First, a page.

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Workboat Hired to Assist In Replacing of Helipad at Kish Lighthouse

31st December 2018
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The small red hulled workboat, James, was used to assist in work carried out at the Kish Lighthouse in Dublin Bay. The vessel is fitted with a bow loading ramp and is seen with a navigational aid on deck while in Dublin Bay inbound for Dun Laoghaire Harbour.  The small red hulled workboat, James, was used to assist in work carried out at the Kish Lighthouse in Dublin Bay. The vessel is fitted with a bow loading ramp and is seen with a navigational aid on deck while in Dublin Bay inbound for Dun Laoghaire Harbour. Photo: JEHAN ASHMORE

#Lighthouses - A workboat operating from Dun Laoghaire Harbour which was used to assist the Commissioners of Irish Lights has completed duties offshore at the Kish Lighthouse, writes Jehan Ashmore.

The Westport registered workboat, James, Afloat spotted since the summer has in recent weeks returned to Dun Laoghaire to complete the refurbishment of the Kish Bank Lighthouse, which through a public tender procurement application was contracted to Cunningham Civil & Marine.  

In order to carry out refurbishment of the lighthouse exterior which involved dismantling, fabricating and erecting a new helipad, Cunningham Civil engaged the services of O'Malley Marine Plant Ltd, by hiring from the newly formed company their landing craft workboat James. The craft during the project was based out of Dun Laoghaire Harbour at the Irish Lights depot.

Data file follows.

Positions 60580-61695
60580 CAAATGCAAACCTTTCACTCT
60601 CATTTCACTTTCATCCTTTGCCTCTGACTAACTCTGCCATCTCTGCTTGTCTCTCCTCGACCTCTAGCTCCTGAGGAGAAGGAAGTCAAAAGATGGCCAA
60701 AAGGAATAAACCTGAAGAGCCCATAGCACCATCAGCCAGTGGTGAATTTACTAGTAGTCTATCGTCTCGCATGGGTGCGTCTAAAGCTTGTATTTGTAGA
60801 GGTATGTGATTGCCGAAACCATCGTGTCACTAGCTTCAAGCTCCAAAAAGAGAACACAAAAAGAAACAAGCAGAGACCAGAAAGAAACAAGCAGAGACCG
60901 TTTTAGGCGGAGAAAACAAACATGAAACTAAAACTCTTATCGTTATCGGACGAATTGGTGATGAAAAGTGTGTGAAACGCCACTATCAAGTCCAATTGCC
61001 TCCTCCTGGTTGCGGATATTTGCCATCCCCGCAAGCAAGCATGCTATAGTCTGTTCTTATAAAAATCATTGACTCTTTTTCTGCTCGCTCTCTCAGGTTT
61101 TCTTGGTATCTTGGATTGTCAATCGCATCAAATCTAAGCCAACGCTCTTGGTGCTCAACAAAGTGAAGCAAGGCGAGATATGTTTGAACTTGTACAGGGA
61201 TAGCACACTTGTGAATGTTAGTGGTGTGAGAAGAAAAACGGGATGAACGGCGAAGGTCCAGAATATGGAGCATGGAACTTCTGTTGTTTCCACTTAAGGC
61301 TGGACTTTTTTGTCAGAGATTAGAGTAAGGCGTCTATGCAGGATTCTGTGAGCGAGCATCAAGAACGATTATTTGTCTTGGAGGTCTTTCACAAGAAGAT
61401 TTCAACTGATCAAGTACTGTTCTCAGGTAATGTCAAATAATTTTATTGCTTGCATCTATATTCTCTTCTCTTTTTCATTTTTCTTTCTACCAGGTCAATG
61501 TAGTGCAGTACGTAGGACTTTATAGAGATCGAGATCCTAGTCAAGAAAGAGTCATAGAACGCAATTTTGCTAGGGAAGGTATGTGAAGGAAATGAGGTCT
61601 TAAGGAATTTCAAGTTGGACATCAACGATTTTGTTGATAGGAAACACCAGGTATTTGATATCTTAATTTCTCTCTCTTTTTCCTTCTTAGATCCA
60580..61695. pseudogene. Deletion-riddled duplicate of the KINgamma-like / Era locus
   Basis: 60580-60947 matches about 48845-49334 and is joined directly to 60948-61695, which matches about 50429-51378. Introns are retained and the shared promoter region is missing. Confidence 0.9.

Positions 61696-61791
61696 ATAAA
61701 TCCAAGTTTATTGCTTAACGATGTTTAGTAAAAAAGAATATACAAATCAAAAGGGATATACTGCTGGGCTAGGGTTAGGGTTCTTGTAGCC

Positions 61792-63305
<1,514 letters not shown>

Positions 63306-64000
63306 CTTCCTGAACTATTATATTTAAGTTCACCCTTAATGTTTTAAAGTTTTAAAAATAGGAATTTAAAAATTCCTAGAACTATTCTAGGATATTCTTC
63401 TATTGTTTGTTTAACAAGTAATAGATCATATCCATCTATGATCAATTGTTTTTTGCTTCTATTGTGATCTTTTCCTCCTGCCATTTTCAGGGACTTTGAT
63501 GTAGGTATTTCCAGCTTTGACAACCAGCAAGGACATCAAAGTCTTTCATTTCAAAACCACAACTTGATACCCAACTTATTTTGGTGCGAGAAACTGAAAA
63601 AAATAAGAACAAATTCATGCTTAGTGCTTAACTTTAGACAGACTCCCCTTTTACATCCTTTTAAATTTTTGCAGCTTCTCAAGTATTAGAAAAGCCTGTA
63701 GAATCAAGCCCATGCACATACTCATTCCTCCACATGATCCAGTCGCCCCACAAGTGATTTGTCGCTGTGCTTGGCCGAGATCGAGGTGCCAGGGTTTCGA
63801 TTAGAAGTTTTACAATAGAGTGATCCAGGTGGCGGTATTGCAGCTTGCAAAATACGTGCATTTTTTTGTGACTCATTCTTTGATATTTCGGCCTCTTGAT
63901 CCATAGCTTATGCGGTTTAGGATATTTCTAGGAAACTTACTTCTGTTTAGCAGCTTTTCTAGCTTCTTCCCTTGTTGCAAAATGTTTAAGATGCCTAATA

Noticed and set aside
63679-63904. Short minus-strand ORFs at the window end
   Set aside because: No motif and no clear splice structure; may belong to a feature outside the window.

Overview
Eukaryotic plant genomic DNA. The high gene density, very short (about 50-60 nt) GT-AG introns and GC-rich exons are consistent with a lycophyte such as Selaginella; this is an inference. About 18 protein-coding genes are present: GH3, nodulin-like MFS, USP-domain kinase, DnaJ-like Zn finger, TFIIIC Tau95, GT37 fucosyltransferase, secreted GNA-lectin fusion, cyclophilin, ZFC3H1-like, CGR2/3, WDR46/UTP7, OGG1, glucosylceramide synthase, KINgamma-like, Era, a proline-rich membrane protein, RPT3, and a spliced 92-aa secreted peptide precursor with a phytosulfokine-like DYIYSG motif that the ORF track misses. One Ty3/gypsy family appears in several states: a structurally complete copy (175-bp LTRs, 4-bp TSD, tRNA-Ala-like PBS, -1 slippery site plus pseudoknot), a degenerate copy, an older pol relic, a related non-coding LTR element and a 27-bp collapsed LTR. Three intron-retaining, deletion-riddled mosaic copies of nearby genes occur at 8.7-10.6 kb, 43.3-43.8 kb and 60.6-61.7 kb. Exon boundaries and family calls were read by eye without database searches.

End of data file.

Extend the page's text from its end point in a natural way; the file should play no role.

Afloat can also reveal the works saw the removal of the disused crane equipment from the 31m high structure. This is where lighthouse keepers worked and were accommodated until automation took over in 1992. 

Cunningham Civil as consultants engaged in the project, followed a major structural review of the Kish Lighthouse in 2015 (50th anniversary, see Afloat coverage). The review found the tower to be structurally sound but made a number of recommendations among them metal fixtures such as the helipad and the crane. 

The Kish Lighthouse became operational in 1965 and currently has a range of 22 nautical miles.

On completion of the installation of the tower this replaced a lightship stationed on the Kish Bank. Previous lightships can be traced back to 1811 when the first light was exhibited to provide a navigation mark to shipping using the Port of Dublin and to passing traffic.

Published in Lighthouses
Jehan Ashmore

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Jehan Ashmore

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Jehan Ashmore is a marine correspondent, researcher and photographer, specialising in Irish ports, shipping and the ferry sector serving the UK and directly to mainland Europe. Jehan also occasionally writes a column, 'Maritime' Dalkey for the (Dalkey Community Council Newsletter) in addition to contributing to UK marine periodicals. 

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